The Centre has tightened norms of drought and flood relief assistance under its National Disaster Response Fund (NDRF) following a Supreme Court order, a move opposed by states, especially the Congress-ruled Karnataka. The definition of drought-hit areas has been revised in a manner that only “normal and severe drought” hit areas are entitled to drought relief under the NDRF. Earlier, the areas were categorised into three groups to assess drought impact. The NDRF, set up in 2007 in consonance with the provisions of the Disaster Management Act, 2005, is under the administrative control of the Union home ministry. Some states have blamed the Centre for changing NDRF norms without holding consultations with them. “NDRF norms have been revised unilaterally without discussing it with the states. There are aberrations,” Karnataka Agriculture Minister Byre Gowda said.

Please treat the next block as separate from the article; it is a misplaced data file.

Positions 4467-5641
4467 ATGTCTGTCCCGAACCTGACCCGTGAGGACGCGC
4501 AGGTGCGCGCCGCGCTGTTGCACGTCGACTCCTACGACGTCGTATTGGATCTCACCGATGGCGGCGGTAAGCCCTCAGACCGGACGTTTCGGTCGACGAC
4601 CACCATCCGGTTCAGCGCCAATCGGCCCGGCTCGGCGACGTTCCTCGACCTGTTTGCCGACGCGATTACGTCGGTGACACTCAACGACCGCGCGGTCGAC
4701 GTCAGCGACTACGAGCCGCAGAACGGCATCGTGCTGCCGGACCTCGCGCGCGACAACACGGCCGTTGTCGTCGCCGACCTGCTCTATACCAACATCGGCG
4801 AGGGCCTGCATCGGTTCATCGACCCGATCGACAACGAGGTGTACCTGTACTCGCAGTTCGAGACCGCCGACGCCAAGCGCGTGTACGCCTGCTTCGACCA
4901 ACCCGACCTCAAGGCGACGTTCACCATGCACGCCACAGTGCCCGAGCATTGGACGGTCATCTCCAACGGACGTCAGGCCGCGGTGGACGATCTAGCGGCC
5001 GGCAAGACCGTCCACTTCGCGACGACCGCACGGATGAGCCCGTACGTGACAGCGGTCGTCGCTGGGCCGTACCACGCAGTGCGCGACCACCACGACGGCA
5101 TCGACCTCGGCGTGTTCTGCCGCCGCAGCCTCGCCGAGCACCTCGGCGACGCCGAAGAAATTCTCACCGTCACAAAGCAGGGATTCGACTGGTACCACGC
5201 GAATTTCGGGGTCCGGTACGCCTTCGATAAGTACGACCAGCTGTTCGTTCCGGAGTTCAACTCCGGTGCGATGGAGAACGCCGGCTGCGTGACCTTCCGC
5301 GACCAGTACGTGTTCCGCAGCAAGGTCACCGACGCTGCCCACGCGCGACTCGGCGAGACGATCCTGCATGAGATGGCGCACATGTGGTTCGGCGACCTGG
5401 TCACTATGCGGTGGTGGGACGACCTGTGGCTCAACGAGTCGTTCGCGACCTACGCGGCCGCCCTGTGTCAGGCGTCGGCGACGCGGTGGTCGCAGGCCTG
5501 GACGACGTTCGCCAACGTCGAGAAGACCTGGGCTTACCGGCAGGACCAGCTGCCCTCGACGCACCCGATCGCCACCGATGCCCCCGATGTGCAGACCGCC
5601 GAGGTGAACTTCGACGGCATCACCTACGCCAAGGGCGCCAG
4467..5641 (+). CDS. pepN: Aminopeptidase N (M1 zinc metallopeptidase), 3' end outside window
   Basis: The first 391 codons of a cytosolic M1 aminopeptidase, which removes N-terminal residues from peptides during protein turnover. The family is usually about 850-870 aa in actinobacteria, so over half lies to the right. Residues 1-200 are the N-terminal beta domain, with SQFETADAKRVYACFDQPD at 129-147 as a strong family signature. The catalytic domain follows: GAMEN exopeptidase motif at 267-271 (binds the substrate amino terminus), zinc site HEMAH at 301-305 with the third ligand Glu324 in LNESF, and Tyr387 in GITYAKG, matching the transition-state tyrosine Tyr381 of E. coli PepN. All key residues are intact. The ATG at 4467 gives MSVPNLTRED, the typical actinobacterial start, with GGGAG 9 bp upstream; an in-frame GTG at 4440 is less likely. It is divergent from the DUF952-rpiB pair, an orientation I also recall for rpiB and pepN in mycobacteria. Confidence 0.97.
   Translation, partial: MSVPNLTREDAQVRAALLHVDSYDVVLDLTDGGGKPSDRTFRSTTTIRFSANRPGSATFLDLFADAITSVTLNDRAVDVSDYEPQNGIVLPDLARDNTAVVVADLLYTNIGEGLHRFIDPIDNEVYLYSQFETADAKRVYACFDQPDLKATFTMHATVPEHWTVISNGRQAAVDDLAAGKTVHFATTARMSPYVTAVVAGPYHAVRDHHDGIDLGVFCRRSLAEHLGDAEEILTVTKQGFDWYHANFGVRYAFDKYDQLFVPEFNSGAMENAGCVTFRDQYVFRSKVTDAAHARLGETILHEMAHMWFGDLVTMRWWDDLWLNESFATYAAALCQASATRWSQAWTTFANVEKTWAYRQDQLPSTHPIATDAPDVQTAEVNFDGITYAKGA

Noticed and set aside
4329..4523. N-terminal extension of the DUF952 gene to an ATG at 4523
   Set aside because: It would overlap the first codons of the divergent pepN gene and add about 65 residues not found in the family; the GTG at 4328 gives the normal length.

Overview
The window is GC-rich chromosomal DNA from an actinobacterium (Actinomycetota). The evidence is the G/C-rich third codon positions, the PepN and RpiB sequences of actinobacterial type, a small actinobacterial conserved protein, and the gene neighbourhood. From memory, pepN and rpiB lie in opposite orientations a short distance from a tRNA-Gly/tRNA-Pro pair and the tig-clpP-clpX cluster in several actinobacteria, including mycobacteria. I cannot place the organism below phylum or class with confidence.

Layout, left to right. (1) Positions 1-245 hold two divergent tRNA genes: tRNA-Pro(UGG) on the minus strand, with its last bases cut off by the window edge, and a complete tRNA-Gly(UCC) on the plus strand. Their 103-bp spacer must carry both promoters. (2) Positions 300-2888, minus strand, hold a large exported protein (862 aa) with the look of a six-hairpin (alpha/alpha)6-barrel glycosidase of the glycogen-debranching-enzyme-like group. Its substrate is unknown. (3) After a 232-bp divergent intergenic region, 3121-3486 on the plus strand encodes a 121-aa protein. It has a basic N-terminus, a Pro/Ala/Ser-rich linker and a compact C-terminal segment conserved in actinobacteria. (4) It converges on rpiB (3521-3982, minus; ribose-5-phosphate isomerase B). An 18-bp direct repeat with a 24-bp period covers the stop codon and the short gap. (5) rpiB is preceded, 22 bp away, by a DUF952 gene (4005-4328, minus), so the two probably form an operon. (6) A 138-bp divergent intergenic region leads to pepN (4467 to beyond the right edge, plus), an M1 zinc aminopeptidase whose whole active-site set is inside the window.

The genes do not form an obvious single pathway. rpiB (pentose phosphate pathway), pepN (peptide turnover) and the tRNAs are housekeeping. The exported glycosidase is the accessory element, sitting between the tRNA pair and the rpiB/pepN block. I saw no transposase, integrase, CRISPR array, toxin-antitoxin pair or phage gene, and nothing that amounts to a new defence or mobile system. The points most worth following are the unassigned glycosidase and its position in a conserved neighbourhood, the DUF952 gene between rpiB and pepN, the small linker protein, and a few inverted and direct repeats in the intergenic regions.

Going by the new norms, half of the districts that were declared as drought-hit in Karnataka last year cannot fit into the new definition. This would mean less central assistance from the NDRF to states, he said.
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The rules have been revised as per the Supreme Court order, but the changes cannot be done without discussing with the states, he added. “We have made representation to the home ministry. We have requested for a meeting with all states on this issue. We want old norms to be continued,” Gowda said. Gowda was here in the national capital on June 29 to request for early release of drought relief for rabi crop loss in 2016-17.